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Youth Employment Policies: Tackling Meanings and Social Norms within National Contexts

In: Youth and Globalization
Author:
María Eugenia LongoProfessor at the National Institute of Scientific Research (INRS) Urbanisation Culture Société, Québec, Canada, Maria-Eugenia.Longo@inrs.ca

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Abstract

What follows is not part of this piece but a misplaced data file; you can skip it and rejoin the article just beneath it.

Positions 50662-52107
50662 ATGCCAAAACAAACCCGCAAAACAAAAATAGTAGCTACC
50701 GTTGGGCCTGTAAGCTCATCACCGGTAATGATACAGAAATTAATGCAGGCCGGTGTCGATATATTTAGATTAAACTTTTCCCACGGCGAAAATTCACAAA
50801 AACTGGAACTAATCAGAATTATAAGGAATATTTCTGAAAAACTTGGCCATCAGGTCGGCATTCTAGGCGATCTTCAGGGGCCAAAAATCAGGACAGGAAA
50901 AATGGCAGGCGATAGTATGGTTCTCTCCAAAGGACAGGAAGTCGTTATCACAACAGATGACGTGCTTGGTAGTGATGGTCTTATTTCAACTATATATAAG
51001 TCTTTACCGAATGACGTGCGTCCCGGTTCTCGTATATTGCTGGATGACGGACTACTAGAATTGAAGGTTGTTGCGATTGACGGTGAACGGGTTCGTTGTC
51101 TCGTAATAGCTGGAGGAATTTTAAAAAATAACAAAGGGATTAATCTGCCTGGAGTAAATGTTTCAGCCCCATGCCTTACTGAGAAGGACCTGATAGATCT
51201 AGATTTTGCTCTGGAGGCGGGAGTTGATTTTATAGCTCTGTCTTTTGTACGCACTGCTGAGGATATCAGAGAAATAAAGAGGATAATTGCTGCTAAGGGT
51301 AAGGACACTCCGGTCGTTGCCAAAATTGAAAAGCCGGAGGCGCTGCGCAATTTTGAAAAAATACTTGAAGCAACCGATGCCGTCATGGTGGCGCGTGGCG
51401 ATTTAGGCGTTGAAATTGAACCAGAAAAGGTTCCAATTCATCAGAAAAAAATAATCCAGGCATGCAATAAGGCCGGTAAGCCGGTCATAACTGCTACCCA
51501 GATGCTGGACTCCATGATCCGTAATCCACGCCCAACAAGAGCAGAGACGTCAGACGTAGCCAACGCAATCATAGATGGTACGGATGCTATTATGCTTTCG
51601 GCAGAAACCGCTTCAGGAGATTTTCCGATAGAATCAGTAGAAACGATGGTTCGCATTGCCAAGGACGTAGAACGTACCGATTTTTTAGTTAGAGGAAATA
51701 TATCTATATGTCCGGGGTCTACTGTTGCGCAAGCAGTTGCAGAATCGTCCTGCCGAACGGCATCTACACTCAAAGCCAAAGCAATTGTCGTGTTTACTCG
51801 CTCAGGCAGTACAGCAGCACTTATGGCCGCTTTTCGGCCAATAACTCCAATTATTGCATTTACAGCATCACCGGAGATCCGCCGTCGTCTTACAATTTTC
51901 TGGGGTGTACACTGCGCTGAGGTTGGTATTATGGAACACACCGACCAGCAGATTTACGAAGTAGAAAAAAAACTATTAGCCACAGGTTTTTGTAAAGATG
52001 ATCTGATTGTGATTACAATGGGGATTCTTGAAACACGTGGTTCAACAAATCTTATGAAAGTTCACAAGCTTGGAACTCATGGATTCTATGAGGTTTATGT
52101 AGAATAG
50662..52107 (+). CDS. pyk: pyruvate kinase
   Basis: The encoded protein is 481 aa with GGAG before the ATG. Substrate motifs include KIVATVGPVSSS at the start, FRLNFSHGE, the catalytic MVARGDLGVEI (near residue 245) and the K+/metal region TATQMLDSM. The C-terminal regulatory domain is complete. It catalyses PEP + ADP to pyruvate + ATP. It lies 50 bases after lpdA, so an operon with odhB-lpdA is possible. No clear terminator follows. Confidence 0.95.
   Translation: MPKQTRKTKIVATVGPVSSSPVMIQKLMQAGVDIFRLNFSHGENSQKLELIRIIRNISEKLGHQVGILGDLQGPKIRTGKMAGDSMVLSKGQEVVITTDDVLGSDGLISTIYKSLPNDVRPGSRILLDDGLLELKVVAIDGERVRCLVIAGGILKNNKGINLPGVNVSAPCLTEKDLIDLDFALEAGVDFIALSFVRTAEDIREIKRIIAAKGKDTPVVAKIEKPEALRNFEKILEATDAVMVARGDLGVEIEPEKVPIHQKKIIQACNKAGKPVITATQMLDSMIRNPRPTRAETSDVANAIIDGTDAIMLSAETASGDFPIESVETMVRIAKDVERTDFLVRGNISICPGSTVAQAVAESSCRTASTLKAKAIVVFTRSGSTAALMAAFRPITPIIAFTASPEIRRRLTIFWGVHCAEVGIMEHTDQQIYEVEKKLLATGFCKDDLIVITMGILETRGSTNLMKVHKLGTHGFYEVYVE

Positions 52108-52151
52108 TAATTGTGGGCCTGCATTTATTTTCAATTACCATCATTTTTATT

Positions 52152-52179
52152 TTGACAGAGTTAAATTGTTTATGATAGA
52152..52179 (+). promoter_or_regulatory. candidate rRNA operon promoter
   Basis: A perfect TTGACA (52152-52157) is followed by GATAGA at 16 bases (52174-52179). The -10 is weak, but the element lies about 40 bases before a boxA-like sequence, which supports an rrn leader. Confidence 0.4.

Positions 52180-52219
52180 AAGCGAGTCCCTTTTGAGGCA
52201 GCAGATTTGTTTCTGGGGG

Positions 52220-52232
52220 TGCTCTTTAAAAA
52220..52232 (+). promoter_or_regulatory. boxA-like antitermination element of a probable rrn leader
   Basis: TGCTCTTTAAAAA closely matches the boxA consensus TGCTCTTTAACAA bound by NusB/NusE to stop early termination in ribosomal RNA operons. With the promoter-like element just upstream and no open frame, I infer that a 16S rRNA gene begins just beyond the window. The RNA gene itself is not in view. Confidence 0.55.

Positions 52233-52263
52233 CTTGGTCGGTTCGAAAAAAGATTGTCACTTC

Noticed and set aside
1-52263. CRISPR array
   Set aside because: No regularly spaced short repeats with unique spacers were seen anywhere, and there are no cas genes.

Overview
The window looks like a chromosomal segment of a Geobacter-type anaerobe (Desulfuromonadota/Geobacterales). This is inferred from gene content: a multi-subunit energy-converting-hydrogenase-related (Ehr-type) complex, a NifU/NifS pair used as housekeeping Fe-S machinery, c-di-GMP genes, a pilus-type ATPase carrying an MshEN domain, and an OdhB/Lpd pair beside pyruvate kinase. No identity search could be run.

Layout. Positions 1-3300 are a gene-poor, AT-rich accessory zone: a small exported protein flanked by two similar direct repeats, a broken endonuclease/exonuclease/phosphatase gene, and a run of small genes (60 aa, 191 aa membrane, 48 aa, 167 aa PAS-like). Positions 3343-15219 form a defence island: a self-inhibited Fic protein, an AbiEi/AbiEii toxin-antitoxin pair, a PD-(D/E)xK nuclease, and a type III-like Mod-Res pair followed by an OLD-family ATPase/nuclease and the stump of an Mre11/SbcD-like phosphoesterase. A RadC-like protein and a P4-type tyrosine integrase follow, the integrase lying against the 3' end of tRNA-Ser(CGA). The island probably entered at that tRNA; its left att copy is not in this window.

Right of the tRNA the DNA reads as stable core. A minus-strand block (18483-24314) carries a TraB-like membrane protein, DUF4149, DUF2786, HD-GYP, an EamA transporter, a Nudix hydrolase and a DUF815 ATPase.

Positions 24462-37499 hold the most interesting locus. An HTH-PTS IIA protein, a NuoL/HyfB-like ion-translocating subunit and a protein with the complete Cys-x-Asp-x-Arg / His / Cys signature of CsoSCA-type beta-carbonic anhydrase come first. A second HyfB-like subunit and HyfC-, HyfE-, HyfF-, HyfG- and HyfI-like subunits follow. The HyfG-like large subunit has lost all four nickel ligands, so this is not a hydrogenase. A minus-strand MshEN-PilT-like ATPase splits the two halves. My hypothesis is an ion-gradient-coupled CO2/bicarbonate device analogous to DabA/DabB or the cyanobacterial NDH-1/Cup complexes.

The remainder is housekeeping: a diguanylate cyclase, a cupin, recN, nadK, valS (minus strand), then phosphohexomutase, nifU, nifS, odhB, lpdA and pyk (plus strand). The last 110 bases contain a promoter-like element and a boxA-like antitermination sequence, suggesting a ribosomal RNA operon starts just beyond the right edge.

The transnational urgency of tackling youth employment problems has prompted state interventions, which have strongly geared youth policies toward employability. Applying a cognitive and interpretative approach, this article compares youth employment policies in four contexts—France, Canada, Quebec and Argentina—to highlight frames of reference and social norms involved in public action. The results reveal, first, commonalities and differences in public-policy approaches, in terms of goals, targeted populations, solutions, services and tools. Second, beyond policies’ formal characteristics, semantic analysis highlights the major national references and policy directions in the realm of youth employment. Third, the frames of reference show social norms shaping state solidarity and young people’s role in the labour market. The results stem from a documentary analysis of some 100 youth employment policies and programs, as well as interpretative analysis of interviews (N = 20) with experts and coordinators of some of the main policies in each context.

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